Steelers-Eagles: Battle of styles

<b>PITTSBURGH -</b> On third-and-10, Ike Taylor blitzed and thought he was coming clean for a sack.<br><br> A 6-foot-1 cornerback, Taylor's 191 pounds were propelled by 4.3 speed, but none of it mattered to Philadelphia Eagles quarterback Donovan McNabb.

McNabb flicked Taylor aside and scrambled 27 yards for a first down. Three plays later, McNabb threw a touchdown pass to L.J. Smith for a 17-14 halftime lead.

The preseason game, of course, didn't matter, but it still lives in Taylor's mind.

"He's a running back," Taylor said of McNabb. "I was real surprised he didn't go down when I hit him in preseason. Then I was looking at tape and saw D-linemen and linebackers do the same things, so I kind of got over it. But man, that's like tackling a running back. Just like a running back."

McNabb did the same thing in the same game to 270-pound rush end Alonzo Jackson. He's probably done the same thing every week, and he'll try to do it again at Heinz Field today in the 1 p.m. showdown for Pennsylvania, matching the 7-0 Eagles against the 6-1 Pittsburgh Steelers.

The Steelers, of course, are bracing for the deep game of wide receiver Terrell Owens. He leads the NFL with 9 touchdown catches. But the Steelers are also prepared to tackle McNabb.

"You're not just going to get him by the shoulders. You've got to follow through," Taylor said. "You've got to load up when you try to tackle McNabb because he's a load.

"Hey, my eyes got big. I got through the running back and my eyes got real big. I tried to grab his shoulders and he slung me instead of me slinging him. All I could say was Ohhh."

While McNabb has made many an NFL player say "Ohhh," the Steelers are making them say "Owww."

While McNabb presents perhaps the most physical package of any quarterback in the league, the Steelers present perhaps the most physical overall offense.

Last week the Steelers bludgeoned the New England Patriots for 221 rushing yards on 49 carries. It was their largest rushing total since the 2001 regular-season finale against the Cleveland Browns (221) and their most carries since the 2001 playoff win over the Baltimore Ravens (49). The Steelers also controlled the ball an amazing 42:58, meaning they sacrificed points for clock. The score against the defending NFL champs could've been worse.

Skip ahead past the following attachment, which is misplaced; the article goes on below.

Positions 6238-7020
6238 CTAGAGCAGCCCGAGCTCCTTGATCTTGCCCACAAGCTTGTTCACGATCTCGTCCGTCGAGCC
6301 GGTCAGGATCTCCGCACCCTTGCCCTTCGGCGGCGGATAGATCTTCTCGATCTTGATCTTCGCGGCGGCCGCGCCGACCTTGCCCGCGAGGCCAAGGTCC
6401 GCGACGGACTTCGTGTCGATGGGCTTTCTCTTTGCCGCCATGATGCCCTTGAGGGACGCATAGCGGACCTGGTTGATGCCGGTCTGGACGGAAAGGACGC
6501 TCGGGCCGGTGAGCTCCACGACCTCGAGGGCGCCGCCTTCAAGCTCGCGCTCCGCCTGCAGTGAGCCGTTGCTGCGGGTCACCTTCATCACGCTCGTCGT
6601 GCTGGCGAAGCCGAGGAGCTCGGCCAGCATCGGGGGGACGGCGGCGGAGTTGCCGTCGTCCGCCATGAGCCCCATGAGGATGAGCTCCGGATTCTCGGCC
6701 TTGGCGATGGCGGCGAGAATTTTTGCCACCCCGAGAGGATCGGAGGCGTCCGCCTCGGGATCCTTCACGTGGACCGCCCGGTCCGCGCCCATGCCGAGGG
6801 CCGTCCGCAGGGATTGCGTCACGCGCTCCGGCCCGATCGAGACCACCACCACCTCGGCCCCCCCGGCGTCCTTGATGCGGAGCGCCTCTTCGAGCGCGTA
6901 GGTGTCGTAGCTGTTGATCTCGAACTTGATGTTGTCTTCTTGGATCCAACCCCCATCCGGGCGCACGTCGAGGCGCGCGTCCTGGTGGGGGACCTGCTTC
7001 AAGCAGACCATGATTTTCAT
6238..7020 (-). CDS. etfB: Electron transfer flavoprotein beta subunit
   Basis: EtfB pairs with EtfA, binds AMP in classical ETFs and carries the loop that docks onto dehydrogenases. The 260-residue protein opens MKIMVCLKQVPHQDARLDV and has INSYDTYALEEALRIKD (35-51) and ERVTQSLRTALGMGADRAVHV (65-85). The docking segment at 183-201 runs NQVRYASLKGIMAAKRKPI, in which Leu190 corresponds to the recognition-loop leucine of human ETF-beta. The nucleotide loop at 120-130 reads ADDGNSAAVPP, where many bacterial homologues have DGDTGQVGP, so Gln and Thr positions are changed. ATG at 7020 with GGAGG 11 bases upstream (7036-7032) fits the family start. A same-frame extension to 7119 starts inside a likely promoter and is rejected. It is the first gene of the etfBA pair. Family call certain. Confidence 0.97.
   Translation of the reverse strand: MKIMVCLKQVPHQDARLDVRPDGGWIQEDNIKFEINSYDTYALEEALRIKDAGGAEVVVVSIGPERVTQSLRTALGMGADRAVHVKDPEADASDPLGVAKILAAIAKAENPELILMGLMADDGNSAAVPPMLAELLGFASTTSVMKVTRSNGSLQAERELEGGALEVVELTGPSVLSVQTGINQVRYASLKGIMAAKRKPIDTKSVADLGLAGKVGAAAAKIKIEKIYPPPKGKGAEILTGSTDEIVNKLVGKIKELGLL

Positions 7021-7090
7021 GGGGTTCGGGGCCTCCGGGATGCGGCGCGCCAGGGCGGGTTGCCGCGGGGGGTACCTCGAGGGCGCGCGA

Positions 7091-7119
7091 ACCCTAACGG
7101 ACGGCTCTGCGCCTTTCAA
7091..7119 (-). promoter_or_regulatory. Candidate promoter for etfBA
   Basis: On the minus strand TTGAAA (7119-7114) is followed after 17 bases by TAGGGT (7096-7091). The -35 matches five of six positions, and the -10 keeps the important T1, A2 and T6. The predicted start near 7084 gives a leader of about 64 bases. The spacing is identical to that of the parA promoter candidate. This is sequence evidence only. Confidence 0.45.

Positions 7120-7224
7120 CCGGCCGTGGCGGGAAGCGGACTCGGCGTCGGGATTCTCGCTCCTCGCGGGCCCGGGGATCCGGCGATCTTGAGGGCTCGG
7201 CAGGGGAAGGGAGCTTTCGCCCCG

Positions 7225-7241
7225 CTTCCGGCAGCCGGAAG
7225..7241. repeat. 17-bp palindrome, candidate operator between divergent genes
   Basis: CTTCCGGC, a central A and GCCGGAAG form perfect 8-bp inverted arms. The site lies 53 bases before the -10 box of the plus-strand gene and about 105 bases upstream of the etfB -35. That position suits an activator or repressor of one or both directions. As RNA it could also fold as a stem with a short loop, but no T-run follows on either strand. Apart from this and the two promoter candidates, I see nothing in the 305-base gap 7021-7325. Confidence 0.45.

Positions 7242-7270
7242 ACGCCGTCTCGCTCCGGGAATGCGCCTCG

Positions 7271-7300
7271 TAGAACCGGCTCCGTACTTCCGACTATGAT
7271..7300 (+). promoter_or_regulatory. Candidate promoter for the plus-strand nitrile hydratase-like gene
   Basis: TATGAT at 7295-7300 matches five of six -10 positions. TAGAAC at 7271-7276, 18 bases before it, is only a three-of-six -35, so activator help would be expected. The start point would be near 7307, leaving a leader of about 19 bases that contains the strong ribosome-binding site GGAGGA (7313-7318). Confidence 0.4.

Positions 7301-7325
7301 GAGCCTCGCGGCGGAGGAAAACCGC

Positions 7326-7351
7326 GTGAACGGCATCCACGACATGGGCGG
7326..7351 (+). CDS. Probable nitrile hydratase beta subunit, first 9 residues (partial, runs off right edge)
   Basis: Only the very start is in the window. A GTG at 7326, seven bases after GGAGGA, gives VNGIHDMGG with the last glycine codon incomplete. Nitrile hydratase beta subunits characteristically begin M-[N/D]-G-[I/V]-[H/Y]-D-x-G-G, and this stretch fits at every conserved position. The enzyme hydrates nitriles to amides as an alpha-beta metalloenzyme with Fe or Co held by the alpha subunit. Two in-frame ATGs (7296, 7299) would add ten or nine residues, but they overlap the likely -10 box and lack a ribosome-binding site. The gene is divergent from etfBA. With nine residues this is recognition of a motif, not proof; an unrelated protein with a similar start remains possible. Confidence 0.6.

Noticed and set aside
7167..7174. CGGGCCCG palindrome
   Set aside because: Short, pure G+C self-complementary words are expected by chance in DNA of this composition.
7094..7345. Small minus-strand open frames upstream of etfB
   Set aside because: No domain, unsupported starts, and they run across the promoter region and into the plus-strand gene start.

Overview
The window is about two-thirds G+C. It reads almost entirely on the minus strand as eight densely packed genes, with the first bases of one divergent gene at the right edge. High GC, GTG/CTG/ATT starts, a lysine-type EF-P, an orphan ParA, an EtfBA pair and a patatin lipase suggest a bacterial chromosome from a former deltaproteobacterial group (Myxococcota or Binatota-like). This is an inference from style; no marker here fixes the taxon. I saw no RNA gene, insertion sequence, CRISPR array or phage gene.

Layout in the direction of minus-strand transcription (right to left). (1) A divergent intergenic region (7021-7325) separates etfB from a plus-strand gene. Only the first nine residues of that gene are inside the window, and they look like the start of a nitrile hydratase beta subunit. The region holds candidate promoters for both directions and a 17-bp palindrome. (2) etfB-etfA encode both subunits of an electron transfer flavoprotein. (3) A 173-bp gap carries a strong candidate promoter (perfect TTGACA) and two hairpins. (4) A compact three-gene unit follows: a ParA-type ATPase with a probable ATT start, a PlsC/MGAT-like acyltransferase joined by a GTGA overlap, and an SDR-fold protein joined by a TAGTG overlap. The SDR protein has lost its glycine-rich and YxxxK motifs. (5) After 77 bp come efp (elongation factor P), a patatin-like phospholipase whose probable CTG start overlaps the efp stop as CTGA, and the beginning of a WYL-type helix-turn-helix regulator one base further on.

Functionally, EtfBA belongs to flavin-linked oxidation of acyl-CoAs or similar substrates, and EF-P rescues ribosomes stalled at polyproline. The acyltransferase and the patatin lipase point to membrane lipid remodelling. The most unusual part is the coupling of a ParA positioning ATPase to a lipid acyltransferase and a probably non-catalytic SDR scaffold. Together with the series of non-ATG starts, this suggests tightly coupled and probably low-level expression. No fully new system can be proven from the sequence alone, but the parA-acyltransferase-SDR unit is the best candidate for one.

"Just pounding it and driving it and running - we fed off it," said guard Alan Faneca.

Is it 2001 all over again?

"I was wondering when that question was coming," Faneca said with a laugh. "Well, I haven't seen the film but walking off the field we felt like we played a really physical, tough game. 01? It's tough to say. We had a great team then, too. I can't make that comparison. I just can't. It's early on with us right now. But that definitely was probably one of the most physical games we played as an offense and defensive line."

"It's a different team, different make-up," said Jerome Bettis, the feature back in 2001. "The 2001 team, everything seemed to be real easy. This one is not as easy as it's been early on."

The facts back him up. In 2001, the Steelers averaged 4.8 yards per carry and 173.4 rushing yards per game. This year, they average 4.0 per carry and 147.7 per game.

This year, though, the Steelers have a better passing threat with rookie quarterback Ben Roethlisberger. Also, while receivers Plaxico Burress and Hines Ward are still in their physical primes, they have matured. The Steelers also have dangerous slot man Antwaan Randle El and, because of a new officiating emphasis, open secondaries to attack.

According to Len Pasquarelli of, illegal contact calls are up 167 percent over the same point last year; passing yardage is up 28.4 yards per game; yards per attempt are up; yards per completion are up; plays over 20 yards are up; and completion percentage is a staggering 60.8 percent.

Those stats seem to fit the Eagles' style, in which the running game is more of a complement to a passing game that features the rough-and-tumble McNabb and big-play threat Owens. It appears as if the Eagles have also built their defense to cope with the new wave. They rank 31st by allowing 4.8 yards per carry, and allow almost that - 6.1 yards per attempt (2nd NFL) - with their pass defense.

The Steelers, though, have stepped back to their traditional identity, and it's working. The difference is they now have Duce Staley, who didn't fit the pass-oriented Eagles anymore, and an offensive line that's not only healthy but improving.

"Keydrick (Vincent) and Oliver (Ross) are getting better and better every week," explained line coach Russ Grimm. "Again, can they do it on a consistent basis? I think they take a lot of pride in what they're doing, but again it's only one game. We'll wait and see what happens."

Today's game will answer that question. And it will answer a question of style in one of the NFL's swing states this season.

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